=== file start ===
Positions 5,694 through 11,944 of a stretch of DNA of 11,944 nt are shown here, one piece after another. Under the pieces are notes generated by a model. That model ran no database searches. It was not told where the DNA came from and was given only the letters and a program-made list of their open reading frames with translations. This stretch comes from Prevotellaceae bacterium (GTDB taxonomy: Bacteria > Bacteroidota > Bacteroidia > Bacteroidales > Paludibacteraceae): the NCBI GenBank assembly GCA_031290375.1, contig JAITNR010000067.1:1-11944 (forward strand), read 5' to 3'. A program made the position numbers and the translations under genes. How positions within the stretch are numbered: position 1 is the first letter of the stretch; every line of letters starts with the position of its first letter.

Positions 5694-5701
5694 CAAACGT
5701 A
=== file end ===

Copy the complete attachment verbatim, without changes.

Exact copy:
Positions 5,694 through 11,944 of a stretch of DNA of 11,944 nt are shown here, one piece after another. Under the pieces are notes generated by a model. That model ran no database searches. It was not told where the DNA came from and was given only the letters and a program-made list of their open reading frames with translations. This stretch comes from Prevotellaceae bacterium (GTDB taxonomy: Bacteria > Bacteroidota > Bacteroidia > Bacteroidales > Paludibacteraceae): the NCBI GenBank assembly GCA_031290375.1, contig JAITNR010000067.1:1-11944 (forward strand), read 5' to 3'. A program made the position numbers and the translations under genes. How positions within the stretch are numbered: position 1 is the first letter of the stretch; every line of letters starts with the position of its first letter.

Positions 5694-5701
5694 CAAACGT
5701 A